Art & Architecture at the Central Library in Copley Square
Boston Public Library opened its first location in a former two-room schoolhouse in 1854 and relocated to its first purpose-built location in 1858 on the east end of Boylston Street. In subsequent decades, the library’s growing services and the city’s burgeoning population demanded an even larger central location. In response, the city granted a new parcel of land, created by Boston’s Back Bay infill project, for the construction of the third and current Central Library.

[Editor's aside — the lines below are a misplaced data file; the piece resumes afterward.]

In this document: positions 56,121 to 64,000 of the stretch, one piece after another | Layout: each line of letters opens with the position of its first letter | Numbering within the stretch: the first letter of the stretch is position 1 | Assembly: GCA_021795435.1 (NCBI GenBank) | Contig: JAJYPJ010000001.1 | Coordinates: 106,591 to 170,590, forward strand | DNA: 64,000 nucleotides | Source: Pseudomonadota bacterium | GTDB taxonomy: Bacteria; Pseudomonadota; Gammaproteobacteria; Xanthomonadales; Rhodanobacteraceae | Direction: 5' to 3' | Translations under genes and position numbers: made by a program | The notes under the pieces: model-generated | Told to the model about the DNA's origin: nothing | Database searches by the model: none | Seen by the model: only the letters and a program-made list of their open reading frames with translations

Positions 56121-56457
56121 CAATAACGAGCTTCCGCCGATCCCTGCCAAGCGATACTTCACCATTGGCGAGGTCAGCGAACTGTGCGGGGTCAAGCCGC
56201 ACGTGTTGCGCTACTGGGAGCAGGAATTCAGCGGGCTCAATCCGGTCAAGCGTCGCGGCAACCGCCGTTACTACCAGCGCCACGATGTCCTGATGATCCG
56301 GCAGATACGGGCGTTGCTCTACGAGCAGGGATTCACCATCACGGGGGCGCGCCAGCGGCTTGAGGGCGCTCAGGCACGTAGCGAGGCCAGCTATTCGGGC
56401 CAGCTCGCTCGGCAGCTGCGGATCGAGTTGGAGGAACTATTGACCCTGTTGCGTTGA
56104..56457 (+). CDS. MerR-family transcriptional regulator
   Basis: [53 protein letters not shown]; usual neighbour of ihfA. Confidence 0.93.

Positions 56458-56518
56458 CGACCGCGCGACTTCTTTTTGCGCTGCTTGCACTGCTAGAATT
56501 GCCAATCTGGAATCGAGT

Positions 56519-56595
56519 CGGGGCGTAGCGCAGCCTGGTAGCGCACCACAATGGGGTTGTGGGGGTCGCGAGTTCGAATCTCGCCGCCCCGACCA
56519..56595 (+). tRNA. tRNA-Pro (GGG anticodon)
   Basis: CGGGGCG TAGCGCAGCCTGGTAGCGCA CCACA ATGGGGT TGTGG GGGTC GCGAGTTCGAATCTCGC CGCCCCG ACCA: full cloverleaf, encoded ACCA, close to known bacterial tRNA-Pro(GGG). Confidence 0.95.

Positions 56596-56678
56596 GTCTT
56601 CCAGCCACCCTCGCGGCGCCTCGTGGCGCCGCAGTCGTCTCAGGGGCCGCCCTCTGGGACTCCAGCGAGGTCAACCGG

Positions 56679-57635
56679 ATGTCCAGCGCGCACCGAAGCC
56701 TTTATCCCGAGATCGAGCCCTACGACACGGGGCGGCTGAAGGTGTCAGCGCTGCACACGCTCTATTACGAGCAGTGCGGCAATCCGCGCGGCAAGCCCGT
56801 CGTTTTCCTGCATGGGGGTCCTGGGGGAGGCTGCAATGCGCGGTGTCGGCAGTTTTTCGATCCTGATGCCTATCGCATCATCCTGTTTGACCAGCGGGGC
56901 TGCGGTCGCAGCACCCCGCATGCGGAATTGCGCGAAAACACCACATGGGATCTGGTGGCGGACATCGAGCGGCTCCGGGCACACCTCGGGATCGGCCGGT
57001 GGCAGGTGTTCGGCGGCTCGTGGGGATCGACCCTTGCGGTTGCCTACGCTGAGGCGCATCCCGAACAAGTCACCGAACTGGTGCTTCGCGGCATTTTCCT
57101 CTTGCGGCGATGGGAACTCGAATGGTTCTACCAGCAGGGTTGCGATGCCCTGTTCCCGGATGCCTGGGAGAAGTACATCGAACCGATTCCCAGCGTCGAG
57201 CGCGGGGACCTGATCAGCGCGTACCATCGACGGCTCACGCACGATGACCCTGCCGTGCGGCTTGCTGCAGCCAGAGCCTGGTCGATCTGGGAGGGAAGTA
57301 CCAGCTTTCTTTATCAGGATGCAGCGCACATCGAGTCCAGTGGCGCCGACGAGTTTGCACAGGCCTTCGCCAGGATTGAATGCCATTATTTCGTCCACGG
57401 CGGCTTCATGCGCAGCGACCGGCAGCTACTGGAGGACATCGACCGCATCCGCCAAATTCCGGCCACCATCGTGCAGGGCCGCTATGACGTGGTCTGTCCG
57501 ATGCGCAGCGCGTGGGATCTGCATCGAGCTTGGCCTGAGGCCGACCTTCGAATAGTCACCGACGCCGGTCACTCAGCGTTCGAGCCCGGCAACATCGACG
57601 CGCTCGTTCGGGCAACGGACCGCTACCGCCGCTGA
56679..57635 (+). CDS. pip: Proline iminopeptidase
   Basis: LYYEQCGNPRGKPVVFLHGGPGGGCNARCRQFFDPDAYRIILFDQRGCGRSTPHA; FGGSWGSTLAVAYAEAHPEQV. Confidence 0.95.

At the cornerstone-laying ceremony of the Boston Public Library’s Central Library in 1888, Dr. Oliver Wendell Holmes proclaimed before the gathered crowd that “This palace is the people’s own.” In designing the new building, architect Charles Follen McKim and library trustees sought to create a veritable “palace” to inspire and elevate its public. BPL’s McKim building, opened in 1895, is considered one of the finest examples of 19th-century architecture in America; the adjoining Johnson building, opened in 1972, is newly renovated to provide leading offerings in 21st-century library services.